Photo of Lizann and her family at Christmas.

Planning Your Holiday Gift Budget as a Military Spouse

After limited celebrations and restricted travel in 2020, we all have a lot to make up for in the 2021 holiday season! There are people we want to see, parties we can’t wait to attend, gifts to exchange and favorite meals to enjoy. Military families look forward to holiday celebrations as much as anyone else, but sometimes being stationed far from family means extra costs and expenses during this season. If you and your spouse don’t discuss holiday plans and prepare in advance for your end-of-year spending, then you can easily get caught by surprise with a very high credit card bill in the new year.

Follow these guidelines when planning your holiday gift-giving:

  1. Discuss travel options. Traveling “home” to see family can be one of the biggest holiday expenses for a military family. Even with military discounts, most airlines have increased ticket prices close to the holidays. Do you and your spouse have the funds to fly home with the kids this year? Or might it be better to pay for one or two tickets and fly someone out to visit you? Does it make sense to drive home instead of flying? Perhaps your service member could take extended leave to allow for longer travel days.
  2. Know your spouse’s expectations. Does your spouse expect to exchange gifts with every member of their family? Or maybe just their best friend? And what kind of gifts will you get each other? Some people save up for a large home purchase at the end of the year. Others expect an expensive gift from their spouse. And still others don’t really get in the gift-giving spirit and don’t expect extravagant gifts in their relationship. Which category describes you? Is it the same for your spouse? Be sure to talk to them about what you expect from them and what price range you want to gift to them. Surprise gifts can be fun, but not if the other person gets upset by the price tag! If you share a gift budget and your expectations with each other, then everyone is more likely to enjoy the season.
  3. Coordinate with relatives. When planning your holiday gift budget, you first need to know how many gifts you are purchasing, and for whom. Make a list of who you will be giving gifts to this year. Decide whether you are including non-family members like co-workers, your child’s teachers, your landlord, etc. Then brainstorm ways that family members can get involved and help. If your service member is deployed, there are likely many people who want to contribute to a holiday care package. If your kids live far from grandparents, tell the grandparents what special gift your kids truly need this year. If your parents want to send something and you don’t know what to ask for, they can get gift cards that you’ll give to your child’s teachers. Getting other people to contribute to your holiday gift budget means less you spend out of pocket.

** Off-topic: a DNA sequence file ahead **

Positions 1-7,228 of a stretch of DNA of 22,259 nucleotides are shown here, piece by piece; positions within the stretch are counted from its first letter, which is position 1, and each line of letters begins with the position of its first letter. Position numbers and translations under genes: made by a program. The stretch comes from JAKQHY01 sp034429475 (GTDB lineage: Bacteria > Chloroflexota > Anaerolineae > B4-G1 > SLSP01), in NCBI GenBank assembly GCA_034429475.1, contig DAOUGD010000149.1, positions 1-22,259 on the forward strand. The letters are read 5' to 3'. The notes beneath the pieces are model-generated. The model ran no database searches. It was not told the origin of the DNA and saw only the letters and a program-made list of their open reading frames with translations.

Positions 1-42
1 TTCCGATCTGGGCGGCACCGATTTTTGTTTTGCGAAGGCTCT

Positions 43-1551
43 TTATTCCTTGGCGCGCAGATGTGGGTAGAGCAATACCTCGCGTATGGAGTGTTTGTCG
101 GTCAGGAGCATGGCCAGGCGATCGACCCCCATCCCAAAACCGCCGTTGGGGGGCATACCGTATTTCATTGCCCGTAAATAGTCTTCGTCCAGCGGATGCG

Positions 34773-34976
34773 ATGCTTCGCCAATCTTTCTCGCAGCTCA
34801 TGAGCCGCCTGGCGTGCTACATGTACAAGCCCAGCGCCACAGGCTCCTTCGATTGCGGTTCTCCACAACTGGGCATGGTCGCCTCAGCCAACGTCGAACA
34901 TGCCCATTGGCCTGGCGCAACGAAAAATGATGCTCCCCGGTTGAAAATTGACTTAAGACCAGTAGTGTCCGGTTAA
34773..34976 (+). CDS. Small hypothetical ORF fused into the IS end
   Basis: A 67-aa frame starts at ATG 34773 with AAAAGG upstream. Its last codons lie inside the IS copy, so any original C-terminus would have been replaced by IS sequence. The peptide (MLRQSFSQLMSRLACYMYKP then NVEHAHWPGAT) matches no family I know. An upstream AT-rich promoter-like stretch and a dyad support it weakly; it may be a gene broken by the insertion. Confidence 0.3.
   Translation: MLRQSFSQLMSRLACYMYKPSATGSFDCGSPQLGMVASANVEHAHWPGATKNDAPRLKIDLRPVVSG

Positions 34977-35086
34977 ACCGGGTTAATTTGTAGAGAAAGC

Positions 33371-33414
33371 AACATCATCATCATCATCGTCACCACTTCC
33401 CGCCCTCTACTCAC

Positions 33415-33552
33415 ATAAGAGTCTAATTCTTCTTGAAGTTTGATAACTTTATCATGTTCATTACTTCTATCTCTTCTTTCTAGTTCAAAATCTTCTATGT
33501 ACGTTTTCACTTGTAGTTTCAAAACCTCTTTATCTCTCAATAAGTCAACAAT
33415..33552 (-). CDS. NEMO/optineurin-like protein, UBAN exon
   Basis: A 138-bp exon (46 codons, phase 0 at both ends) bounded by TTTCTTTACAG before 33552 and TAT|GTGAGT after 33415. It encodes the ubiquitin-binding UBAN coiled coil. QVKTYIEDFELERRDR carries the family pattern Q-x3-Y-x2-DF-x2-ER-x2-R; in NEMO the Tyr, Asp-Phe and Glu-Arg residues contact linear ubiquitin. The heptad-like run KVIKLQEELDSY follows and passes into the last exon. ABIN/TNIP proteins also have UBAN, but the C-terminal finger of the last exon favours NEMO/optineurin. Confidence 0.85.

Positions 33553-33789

4. Plan your gift budget. When you live far from family, it can sometimes feel like the only way to make up for missing a holiday celebration is by sending a lot of gifts. This can also be true for deployed service members, who may try to compensate for missing their kids by ordering every toy sold on Amazon. It’s a natural reaction to missing your loved ones, but it isn’t healthy for your bank account balance. Now is the time to discuss gift-giving expectations with your spouse. Look at the gift list you created and discussed with family. Whether you plan to give gift cards or personalized gifts, estimate the gift price for each name on the list, then add up your total.
  5. Balance your expenses. Your holiday gift budget may end up being a whole paycheck, or more than you usually spend in a month, so start thinking now about ways to break up the spending and buff up your savings. If you cut back on some household spending in September and October, you will have more available for gifts near the end of the year. Another strategy is to start buying gifts early in the fall so you can spread out your gift spending over multiple billing cycles. Either method can work for your family, but you and your spouse need to discuss it and get on the same page.
  6. Allow for extra shipping time. If you are stationed overseas, you probably already know that it can take weeks for a package to reach the States. Similarly, remind anyone who is sending gifts to you or the kids that the post office has holiday deadlines for delivery to different parts of the world. These are posted on their website. Pay attention to these deadlines, especially when shipping gifts or care packages to a deployed service member.

With these budget guidelines in mind, your family can smoothly navigate the common challenges of holiday gift-giving.

Lizann Lightfoot
Written By Lizann Lightfoot
Marine Corps Spouse

Lizann is the Seasoned Spouse – a Marine Corps wife, mom of four and published author. She loves writing, exploring new duty stations and chocolate!

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